His motivation to continue skiing doesn't come from any one part of the sport. "It's exercise. I enjoy the people I work with. I enjoyed helping the people when they needed it and it got me on the hill."
Being in nature also appeals to him as well. "(I enjoy) the freedom, the surroundings, the clean air and the scenery," said Achter.
He isn't a loner on the mountain either. "All my old friends are still skiing," said Achter. He has even become well known after all these years. "Everybody on the hill knows 'the old man,'" said Achter.
He couldn't devote his entire life to the mountains as a volunteer. He also worked 30 years at the Department of Motor Vehicles. During that time he volunteered on weekends. Achter is a Farmington resident of 30 years.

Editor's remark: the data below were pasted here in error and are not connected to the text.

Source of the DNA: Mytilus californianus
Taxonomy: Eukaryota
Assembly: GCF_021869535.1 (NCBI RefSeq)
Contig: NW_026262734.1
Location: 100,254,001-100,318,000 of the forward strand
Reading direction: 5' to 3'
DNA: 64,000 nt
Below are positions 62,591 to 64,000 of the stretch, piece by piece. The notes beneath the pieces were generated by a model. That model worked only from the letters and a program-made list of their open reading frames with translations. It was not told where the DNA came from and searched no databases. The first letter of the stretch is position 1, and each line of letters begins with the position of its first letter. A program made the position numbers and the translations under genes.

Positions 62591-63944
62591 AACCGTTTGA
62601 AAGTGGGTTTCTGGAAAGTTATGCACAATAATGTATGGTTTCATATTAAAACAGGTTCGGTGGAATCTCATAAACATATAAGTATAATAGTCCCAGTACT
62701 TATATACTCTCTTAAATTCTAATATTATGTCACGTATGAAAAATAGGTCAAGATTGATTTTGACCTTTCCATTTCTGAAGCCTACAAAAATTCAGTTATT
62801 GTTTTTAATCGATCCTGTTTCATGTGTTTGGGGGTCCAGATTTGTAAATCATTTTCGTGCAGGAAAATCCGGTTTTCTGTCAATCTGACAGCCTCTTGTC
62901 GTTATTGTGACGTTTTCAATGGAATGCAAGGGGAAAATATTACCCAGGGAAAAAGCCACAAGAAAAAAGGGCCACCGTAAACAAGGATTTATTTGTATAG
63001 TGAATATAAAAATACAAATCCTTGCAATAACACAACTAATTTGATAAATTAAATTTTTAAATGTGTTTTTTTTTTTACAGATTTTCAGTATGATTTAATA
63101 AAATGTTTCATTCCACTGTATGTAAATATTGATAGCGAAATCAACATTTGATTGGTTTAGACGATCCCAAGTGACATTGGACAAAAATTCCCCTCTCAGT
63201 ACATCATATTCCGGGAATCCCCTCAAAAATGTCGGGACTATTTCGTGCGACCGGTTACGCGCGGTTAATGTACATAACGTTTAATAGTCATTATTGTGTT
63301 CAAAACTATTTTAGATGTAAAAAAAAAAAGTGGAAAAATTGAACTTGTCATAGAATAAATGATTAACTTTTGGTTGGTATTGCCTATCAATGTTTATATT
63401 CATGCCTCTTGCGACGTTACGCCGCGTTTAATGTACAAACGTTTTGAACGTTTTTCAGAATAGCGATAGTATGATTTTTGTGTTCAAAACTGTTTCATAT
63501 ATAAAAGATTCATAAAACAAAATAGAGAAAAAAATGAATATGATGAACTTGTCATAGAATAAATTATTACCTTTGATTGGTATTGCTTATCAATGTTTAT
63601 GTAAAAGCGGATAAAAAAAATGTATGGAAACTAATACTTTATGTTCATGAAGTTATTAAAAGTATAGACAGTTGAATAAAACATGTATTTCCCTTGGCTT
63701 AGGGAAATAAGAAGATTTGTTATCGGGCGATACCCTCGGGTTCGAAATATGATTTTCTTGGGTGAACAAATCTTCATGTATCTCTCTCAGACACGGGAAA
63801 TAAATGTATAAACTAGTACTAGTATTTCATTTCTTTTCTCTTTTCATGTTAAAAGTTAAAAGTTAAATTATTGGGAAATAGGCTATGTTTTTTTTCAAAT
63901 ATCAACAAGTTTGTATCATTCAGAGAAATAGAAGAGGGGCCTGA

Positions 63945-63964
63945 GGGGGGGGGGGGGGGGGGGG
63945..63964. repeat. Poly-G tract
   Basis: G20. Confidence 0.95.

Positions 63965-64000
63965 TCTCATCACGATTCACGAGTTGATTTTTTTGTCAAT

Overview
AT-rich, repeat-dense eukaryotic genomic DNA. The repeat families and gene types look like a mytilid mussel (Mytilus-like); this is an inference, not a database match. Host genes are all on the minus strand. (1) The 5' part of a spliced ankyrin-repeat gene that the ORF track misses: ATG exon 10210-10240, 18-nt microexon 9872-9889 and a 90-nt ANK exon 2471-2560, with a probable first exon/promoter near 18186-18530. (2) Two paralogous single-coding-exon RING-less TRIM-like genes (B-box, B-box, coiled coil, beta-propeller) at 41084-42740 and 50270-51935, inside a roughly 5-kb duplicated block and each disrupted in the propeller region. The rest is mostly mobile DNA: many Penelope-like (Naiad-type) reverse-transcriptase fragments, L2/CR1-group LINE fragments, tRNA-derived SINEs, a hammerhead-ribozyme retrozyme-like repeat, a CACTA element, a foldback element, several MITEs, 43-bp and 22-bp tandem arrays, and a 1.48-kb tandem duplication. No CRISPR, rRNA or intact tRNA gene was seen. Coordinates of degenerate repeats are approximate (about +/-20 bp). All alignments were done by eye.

His son, who is 31, has caught the skiing bug as well. Every so often the two ski together. Achter also still skies with his brother. His wife also has participated in the sport on occasion.
His son chooses tougher terrain than he does now, though. His skiing style is not as ambitious as it once was. At 76, he skies only the groomed trails. "I leave the rough stuff for my kids and the younger people," said Achter.
Achter understands that he's not the same as he used to be. Achter is well aware that being able to ski at his age requires knowing his limits. "You have to be able to back off when you can't do it anymore," said Achter.
Unbelievably, Achter has never had a major injury while skiing.
For several years he said he wouldn't ski the following season. Yet by September, he was always ready for more.
Only time will tell how long he will keep it up, but if he still has joy in the sport, he probably always will.